Lindbergh vows to take only what’s needed if tax-rate hike OK’d


Staff Reporter

Lindbergh School District officials vow that if voters approve a proposed 65-cent tax-rate increase this spring, they will use only what’s needed to avoid dipping into district reserves to balance the operating budget.

The Board of Education voted unanimously last week to place the tax-rate increase on the April 5 ballot. If voters approve the tax-rate increase of 65 cents per $100 of assessed valuation, board members pledged to phase in the increase over five years and not take the full amount the first year.

If approved, the tax-rate hike would cost a homeowner with a $200,000 residence an additional $246 annually on his property tax bill. Such an increase wouldn’t be seen for at least another five years, however.

“There is a firm commitment by the board that the tax levy will be rolled back and we will only take what we need,” board Vice President Barry Cooper said. “That’s been the practice of the board and that’s what we’ll continue here. We believe this is the best option for the community and particularly those supporters that are on fixed incomes.

“In addition,” he continued, “we believe it secures the financial position of the district for the next five years and it also ensures the ongoing quality of education for the students.”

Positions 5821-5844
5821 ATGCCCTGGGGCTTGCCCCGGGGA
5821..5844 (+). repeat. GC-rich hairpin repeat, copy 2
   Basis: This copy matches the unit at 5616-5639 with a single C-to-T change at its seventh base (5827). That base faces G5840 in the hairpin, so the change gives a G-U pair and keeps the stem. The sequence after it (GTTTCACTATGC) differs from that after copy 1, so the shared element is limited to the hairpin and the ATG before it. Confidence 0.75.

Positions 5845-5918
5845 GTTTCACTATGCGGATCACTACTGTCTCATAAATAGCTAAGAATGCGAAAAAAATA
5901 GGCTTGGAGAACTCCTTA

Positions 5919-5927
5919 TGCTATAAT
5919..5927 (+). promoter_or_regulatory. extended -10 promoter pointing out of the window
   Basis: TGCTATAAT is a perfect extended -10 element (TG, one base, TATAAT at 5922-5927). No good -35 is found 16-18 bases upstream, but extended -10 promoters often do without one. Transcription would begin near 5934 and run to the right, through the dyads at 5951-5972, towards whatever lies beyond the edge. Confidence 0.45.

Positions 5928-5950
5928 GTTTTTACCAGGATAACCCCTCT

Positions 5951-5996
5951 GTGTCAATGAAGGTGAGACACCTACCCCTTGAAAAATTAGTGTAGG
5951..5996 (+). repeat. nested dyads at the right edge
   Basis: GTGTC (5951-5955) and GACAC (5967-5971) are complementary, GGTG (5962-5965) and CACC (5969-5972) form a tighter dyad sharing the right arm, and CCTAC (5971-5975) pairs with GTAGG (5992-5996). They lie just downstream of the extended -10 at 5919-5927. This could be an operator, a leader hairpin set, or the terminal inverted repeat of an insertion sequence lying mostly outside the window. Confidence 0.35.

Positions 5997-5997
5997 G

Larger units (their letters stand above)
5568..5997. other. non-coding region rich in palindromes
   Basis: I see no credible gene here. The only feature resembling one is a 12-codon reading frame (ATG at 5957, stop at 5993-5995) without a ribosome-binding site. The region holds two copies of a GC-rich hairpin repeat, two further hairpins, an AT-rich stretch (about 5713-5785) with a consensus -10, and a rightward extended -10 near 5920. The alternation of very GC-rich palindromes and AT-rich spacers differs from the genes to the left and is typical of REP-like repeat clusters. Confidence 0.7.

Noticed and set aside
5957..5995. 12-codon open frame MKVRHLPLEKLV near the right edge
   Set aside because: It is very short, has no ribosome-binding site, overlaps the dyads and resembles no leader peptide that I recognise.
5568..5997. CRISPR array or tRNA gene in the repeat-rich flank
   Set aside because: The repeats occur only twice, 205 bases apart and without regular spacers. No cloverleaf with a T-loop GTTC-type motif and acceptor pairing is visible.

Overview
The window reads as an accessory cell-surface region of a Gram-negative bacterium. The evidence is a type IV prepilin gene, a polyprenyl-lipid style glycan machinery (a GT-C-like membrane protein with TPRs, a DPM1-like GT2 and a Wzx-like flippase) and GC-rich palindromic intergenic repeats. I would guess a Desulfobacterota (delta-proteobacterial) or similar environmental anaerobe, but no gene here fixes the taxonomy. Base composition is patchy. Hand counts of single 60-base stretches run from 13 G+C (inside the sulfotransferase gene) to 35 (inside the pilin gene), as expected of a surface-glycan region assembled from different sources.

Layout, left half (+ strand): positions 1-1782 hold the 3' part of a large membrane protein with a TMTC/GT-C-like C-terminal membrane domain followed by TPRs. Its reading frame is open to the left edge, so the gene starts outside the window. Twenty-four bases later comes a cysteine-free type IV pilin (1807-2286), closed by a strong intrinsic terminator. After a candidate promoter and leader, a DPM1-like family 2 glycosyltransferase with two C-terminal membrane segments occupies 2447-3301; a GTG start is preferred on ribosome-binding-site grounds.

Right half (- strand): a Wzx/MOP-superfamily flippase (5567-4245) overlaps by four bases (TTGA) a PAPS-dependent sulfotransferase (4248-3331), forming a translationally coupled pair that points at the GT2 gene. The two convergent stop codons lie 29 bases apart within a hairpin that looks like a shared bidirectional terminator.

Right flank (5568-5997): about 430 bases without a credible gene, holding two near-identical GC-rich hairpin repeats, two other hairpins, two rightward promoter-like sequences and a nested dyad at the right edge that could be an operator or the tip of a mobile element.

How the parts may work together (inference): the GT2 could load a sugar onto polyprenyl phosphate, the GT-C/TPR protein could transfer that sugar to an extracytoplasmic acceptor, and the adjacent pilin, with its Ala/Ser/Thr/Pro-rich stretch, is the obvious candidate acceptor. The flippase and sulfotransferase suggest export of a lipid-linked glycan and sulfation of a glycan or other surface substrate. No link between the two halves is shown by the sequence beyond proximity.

Board President Mark Rudoff and board member Drew Walk were out of town on business and participated in the special meeting via telephone.

Before voting for the referendum, Walk said, “The board will continue, at least from my perspective, continue to relentlessly look at costs and spend taxpayer money wisely.”

Based on the current fiscal situation, Assistant Superintendent for Finance Pat Lanane told the Call anywhere from roughly 18 cents to 30 cents could be collected next year if the measure, called Proposition A, is approved.

But, he added, it is too hard to predict an exact figure right now because revenue and expenditure projections could change.

An increase of 20 cents per $100 assessed value would cost a homeowner with a $200,000 house about $38 annually, Lanane said.

If approved, Lindbergh’s total tax rate, including operating and debt-service levies, would increase from $3.14 to $3.79 per $100 assessed value. Only the Ladue, Brentwood and Parkway school districts would have a lower tax-rate in the county than Lindbergh. Currently, Lindbergh collects the lowest tax rate in the county.

The 65-cent increase would generate roughly $6.5 million per year, Lanane said.

Since the district would phase it in, however, about $29 million would be collected over five years.

While the increase is proposed to balance the budget for five years, Lanane said, “maybe we can make it last longer than that.”

Voters last approved an operating tax-rate increase in 1993, and the board, complying with a similar promise made for this referendum, rolled back its operating tax rate the following year.

“The one thing that I think the board has going for them is 12 years of keeping those types of promises,” Lanane said. “I think the board’s track record and its credibility on this is what the people will look to.”